Contours

voices of women in law // voix des femmes en droit

Taking A Feminist Approach to Food Law: 5 Reasons Every Female-Identifying Jurist Should Care About Food Policy

By Talia Ralph

Many of the most serious food policy issues of our generation disproportionately affect women: at nearly every point in our food system, we’re hungrier, less represented, worse-paid, and more scrutinized compared to our male counterparts. As female jurists and future lawmakers, it’s in our hands to ensure that women are able to farm, eat, cook, and serve food equitably. However—like food law itself—these challenges often manifest within institutions and areas of the law that, at first glance, have almost nothing to do with food. Whether you work (or plan on working!) in banking law or local politics, here are five reasons to join the fight for better food.

 

1.     Women are more likely to suffer from food insecurity, especially the elderly.

Whether you are unsure where your next meal is going to come from, or you’re too far from the nearest grocery store to shop for dinner, you are food insecure—a wide-ranging term that means a person or their family is dealing with an empty fridge or rumbling stomach at some point in their day or week. In Canada, 5% of all children and 8% of adults are food insecure.[1]

 

The situation is especially dire for women, says Dr. Caroline Begg. Dr. Begg has been studying the effects of food insecurity on the elderly in rural neighborhoods outside of Montreal. Her team found one common denominator: “We do definitely see more women at the community kitchens,” she says.

 

Why? Because women have longer life expectancies and lower incomes on average compared to men, which leaves them with less savings for retirement; an AARP study found that women over age 40 are almost 3% more likely than men to be food insecure.[2] Beyond limited finances, older women don’t get enough to eat due to a lack of adequate public transportation near their homes, their need for modified diets, and depression.[3] “If you map them out, the major grocery stores are on major routes,” says Dr. Begg. “Without a car, it’s 30 minutes on the bus—it’s not an easy venture.” Often, it’s accessibility that creates food insecurity, meaning that if you work in infrastructure, local politics, or health law—heck, if you do real estate zoning or business development for a major grocery store chain—you have avenues to make women’s lives more food secure.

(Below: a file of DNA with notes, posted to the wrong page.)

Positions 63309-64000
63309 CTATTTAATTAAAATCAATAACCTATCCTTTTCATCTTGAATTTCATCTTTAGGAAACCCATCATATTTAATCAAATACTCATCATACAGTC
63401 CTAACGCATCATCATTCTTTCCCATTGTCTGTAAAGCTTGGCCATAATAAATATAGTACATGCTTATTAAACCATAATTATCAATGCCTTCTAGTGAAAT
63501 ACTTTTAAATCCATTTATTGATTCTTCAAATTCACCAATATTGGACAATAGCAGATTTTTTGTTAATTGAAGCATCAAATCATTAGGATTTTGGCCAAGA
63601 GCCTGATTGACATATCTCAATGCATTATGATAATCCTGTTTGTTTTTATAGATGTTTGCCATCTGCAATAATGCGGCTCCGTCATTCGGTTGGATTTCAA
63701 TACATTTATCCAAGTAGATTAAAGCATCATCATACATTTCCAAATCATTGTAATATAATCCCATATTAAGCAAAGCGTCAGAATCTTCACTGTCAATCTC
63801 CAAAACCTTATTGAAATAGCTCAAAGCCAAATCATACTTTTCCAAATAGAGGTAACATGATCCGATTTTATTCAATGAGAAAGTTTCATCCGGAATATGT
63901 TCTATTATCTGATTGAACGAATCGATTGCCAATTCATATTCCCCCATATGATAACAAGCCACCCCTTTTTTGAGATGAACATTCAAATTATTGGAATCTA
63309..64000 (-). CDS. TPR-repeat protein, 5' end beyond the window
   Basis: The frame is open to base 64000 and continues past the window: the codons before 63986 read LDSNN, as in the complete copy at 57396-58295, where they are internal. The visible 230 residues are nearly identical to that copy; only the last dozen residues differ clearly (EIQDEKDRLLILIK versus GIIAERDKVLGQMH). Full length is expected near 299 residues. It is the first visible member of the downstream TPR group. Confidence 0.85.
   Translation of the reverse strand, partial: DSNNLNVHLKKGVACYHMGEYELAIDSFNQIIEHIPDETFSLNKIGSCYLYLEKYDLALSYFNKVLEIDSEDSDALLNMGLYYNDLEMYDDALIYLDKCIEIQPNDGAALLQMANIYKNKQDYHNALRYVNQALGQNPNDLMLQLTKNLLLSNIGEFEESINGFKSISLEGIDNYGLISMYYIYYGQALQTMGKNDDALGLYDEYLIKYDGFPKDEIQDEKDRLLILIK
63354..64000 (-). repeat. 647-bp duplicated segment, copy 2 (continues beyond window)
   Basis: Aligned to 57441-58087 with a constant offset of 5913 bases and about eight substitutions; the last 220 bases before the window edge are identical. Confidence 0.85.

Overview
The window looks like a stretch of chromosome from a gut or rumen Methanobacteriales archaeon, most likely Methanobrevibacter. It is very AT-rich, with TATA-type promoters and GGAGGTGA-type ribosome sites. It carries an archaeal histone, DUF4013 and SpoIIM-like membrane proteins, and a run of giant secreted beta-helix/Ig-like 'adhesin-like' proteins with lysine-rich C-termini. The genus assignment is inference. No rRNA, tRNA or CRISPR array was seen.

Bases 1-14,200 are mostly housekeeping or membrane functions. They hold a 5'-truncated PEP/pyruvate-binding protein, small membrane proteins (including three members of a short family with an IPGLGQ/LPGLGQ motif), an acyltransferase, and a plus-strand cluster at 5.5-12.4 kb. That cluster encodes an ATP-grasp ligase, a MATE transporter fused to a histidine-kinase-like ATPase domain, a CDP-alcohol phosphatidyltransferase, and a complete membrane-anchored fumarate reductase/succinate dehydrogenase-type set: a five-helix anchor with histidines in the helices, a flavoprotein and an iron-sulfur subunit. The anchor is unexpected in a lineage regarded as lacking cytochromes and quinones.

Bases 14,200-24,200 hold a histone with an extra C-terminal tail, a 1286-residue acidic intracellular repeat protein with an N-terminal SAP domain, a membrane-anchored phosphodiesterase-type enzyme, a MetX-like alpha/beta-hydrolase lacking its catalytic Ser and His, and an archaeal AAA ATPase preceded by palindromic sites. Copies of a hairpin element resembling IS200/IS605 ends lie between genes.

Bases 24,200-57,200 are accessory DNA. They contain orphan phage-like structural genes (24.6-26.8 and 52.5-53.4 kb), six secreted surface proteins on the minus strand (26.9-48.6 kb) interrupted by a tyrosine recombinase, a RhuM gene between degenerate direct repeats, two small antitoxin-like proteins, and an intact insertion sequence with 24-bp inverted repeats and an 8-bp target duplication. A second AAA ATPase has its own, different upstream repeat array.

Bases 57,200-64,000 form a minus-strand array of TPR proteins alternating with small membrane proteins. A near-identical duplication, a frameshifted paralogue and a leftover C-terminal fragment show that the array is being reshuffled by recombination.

2.     You think the glass ceiling is bad? The barn roof might be worse.

 

Dr. Begg started her career studying sustainable agricultural practices in Tanzania and the Philippines, where she witnessed the inequalities that plague female farmers. “They don’t own the land, they can’t get money, their husbands have left,” she says. In 21st century North America, the lay of the land isn’t too different. We often ask ourselves why there aren’t more women in corporate suites or in politics; we seldom ask why there are so few women out in fields or running farms. The answer starts with an ingrained belief that men and men alone are fit to own property and do manual labour. Despite ample proof to the contrary, the bias remains pervasive: Dr. Begg says that only about ⅓ of the women in McGill’s Farm Management Program are planning to run the farms they grew up on. “Not that long ago, if women were studying agriculture they were going on to do something else. Today, the number of women taking over their family’s farm is still much less than I would like,” she adds.